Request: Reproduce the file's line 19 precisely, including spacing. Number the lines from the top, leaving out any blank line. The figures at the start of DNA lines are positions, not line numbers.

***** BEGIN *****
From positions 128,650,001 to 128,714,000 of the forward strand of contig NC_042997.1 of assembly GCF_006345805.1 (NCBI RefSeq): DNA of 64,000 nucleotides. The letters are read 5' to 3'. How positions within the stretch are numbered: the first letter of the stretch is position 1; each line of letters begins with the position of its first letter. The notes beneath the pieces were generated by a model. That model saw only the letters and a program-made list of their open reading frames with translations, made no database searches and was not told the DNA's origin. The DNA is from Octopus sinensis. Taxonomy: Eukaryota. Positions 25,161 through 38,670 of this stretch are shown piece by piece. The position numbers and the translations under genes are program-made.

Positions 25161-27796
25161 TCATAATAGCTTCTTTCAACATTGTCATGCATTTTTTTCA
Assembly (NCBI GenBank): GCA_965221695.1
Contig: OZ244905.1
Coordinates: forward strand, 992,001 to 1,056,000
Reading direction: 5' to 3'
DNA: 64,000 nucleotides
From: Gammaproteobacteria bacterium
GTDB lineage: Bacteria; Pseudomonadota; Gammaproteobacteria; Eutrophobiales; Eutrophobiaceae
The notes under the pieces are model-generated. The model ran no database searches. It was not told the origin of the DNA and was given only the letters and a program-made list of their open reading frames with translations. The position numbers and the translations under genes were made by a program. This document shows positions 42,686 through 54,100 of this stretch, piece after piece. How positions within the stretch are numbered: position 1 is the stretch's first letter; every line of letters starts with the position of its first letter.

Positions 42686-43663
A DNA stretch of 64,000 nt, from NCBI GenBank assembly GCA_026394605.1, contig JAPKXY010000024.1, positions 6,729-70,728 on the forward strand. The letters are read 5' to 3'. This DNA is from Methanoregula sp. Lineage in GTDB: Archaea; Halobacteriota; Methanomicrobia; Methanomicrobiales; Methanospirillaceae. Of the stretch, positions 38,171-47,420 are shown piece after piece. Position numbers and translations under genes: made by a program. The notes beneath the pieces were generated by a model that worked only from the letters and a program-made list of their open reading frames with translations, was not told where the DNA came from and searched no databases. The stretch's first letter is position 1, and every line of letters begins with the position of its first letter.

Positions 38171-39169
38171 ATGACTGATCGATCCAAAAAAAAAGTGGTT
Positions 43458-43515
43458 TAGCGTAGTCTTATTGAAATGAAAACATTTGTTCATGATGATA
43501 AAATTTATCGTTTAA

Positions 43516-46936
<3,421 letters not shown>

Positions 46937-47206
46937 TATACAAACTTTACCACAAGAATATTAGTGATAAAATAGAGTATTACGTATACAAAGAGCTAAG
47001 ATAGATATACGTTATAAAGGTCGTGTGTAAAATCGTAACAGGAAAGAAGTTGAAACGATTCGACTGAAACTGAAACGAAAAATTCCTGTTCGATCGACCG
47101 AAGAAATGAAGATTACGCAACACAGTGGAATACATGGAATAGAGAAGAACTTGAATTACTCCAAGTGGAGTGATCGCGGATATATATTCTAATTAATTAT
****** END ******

Positions 43516-46936